Please don't generalise. I am a Singaporean who is both very Chinese and very Singaporean in different contexts. There are Chinese Singaporeans who despise everything Chinese, but the trend of the times is moving against that kind of parochial and snobbish anglophile atttitude. And there are far more Chinese Singaporeans who feel Chinese than ABCs who feel Chinese.
I speak in a vaguely British accent (but not RP) because my father hates Singlish, and because it is good sense for a future academic to communicate well with all kinds of people. But I can switch to Singlish any time I want. Many better-educated Singaporeans who make the effort can do the same. It does not mean that I want to be a Brit.
The way I see it, when you are speaking or writing someone else's native language, it is a sign of respect to not speak it in a way that causes discomfort to him or her. That includes not mangling the pronunciation or the grammar. For the majority of Singaporeans who will hardly ever step out of the country, it's not an issue. But for Singaporeans like me it does matter. The same goes for the speaking of Mandarin/Putonghua - the standard at which most Singaporeans speak it just won't cut it internationally.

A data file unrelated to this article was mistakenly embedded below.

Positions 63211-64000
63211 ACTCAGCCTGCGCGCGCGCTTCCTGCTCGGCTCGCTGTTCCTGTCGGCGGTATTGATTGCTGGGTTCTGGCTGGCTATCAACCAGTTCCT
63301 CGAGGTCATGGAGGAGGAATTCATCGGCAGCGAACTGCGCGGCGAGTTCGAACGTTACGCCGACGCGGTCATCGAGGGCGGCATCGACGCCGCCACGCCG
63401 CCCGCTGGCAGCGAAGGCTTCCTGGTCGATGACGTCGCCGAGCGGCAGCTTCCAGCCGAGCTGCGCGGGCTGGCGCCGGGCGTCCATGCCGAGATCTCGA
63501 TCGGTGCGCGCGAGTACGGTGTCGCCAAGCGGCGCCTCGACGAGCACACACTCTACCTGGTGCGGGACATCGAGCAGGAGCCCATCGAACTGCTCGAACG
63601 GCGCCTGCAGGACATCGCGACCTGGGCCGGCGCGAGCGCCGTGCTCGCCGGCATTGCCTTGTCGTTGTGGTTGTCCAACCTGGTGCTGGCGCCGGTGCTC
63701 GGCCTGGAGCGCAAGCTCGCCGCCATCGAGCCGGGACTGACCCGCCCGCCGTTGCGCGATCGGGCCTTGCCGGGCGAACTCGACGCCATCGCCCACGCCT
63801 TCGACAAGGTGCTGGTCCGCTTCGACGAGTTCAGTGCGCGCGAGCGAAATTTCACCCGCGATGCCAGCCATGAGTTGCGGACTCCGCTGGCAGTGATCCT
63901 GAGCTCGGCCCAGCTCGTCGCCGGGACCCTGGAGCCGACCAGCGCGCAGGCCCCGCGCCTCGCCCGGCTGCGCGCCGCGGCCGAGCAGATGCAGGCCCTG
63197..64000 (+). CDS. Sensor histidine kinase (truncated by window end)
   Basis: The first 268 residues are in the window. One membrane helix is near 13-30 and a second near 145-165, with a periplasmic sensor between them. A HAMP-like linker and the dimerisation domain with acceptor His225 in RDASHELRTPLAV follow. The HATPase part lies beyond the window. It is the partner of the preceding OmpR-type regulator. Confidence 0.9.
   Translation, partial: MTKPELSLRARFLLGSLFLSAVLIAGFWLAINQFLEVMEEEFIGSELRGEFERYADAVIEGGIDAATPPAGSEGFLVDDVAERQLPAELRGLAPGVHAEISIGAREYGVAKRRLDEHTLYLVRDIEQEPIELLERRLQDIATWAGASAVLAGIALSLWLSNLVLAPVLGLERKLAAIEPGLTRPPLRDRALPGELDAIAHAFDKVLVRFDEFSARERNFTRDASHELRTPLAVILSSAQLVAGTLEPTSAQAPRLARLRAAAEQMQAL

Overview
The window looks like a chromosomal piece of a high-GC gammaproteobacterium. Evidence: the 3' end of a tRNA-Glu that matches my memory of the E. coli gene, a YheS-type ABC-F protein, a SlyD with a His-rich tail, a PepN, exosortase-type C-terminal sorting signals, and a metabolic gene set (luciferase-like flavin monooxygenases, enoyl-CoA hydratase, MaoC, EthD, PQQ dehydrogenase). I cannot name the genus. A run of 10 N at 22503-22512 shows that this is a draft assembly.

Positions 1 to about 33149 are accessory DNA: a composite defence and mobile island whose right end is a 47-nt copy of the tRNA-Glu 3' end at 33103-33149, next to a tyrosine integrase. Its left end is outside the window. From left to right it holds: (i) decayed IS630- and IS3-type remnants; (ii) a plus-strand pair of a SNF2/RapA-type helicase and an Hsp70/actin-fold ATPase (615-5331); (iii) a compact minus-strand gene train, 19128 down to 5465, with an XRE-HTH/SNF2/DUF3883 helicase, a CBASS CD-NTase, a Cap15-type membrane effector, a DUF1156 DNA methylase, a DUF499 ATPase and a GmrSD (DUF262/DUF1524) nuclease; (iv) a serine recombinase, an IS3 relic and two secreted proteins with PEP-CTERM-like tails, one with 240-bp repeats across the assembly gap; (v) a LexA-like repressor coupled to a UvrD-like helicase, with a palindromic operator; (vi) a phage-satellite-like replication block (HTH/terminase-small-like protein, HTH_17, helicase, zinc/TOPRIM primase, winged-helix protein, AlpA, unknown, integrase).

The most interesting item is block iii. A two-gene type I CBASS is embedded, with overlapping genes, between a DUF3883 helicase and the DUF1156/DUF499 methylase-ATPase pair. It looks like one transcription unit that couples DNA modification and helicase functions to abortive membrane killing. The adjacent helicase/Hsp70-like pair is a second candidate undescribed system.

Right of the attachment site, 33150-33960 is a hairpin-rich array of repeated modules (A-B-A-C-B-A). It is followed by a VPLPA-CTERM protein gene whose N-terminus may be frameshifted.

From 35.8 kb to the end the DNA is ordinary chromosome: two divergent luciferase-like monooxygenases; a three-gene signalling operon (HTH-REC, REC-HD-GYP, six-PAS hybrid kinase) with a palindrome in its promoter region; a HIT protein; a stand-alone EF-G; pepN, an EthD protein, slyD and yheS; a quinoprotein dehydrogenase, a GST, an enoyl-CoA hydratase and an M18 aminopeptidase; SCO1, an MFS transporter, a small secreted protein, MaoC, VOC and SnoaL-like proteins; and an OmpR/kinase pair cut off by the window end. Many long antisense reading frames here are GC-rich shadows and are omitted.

My comments are more for Heisui benefit rather than Yun, but quoting Yun as my following statements builds on his.
I would say it is only good sense for Singaporeans to be able to communicate effectively in English even if you are not an academic, Singapore cannot afford to be insular, a growing number of working adults in a White-collar job need to deal with foreigners at some point in the course of their work. Some, like myself, deal with them on a weekly basis, if not daily basis. English is the closest we have to a Lingua Franca and if you cant communicate your ideas effectively or make it easy for others to understand you, you are doing yourself and your company a grave disservice. We have a tendency to be closer to the aforementioned Received Pronunication when we try to speak proper English but that is only to be expected. i am somewhat amused if this is an indication that we are hoping to be a Brit especially since British implies nationality rather than an ethnicity. You may also be interested to know I use Mandarin when liaising with Taiwan or Mainland China.
As a Singaporean I can assure you the great majority of Chinese Singaporeans, even those whose command of Mandarin is vey poor arent ashamed of being Chinese. I am naturally referring to Chinese as an ethnicity here, not a nationality.